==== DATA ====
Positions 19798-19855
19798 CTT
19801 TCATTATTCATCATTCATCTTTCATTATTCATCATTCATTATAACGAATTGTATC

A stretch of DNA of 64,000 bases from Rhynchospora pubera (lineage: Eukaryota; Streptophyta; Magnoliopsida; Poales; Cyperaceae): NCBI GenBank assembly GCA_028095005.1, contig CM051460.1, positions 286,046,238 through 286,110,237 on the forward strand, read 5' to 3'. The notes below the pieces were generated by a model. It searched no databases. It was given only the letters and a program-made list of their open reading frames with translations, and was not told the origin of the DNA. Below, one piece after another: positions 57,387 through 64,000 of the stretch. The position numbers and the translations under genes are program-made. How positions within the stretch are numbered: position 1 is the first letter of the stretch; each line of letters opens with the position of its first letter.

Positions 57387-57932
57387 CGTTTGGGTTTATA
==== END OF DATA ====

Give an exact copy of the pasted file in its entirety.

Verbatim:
Positions 19798-19855
19798 CTT
19801 TCATTATTCATCATTCATCTTTCATTATTCATCATTCATTATAACGAATTGTATC

A stretch of DNA of 64,000 bases from Rhynchospora pubera (lineage: Eukaryota; Streptophyta; Magnoliopsida; Poales; Cyperaceae): NCBI GenBank assembly GCA_028095005.1, contig CM051460.1, positions 286,046,238 through 286,110,237 on the forward strand, read 5' to 3'. The notes below the pieces were generated by a model. It searched no databases. It was given only the letters and a program-made list of their open reading frames with translations, and was not told the origin of the DNA. Below, one piece after another: positions 57,387 through 64,000 of the stretch. The position numbers and the translations under genes are program-made. How positions within the stretch are numbered: position 1 is the first letter of the stretch; each line of letters opens with the position of its first letter.

Positions 57387-57932
57387 CGTTTGGGTTTATA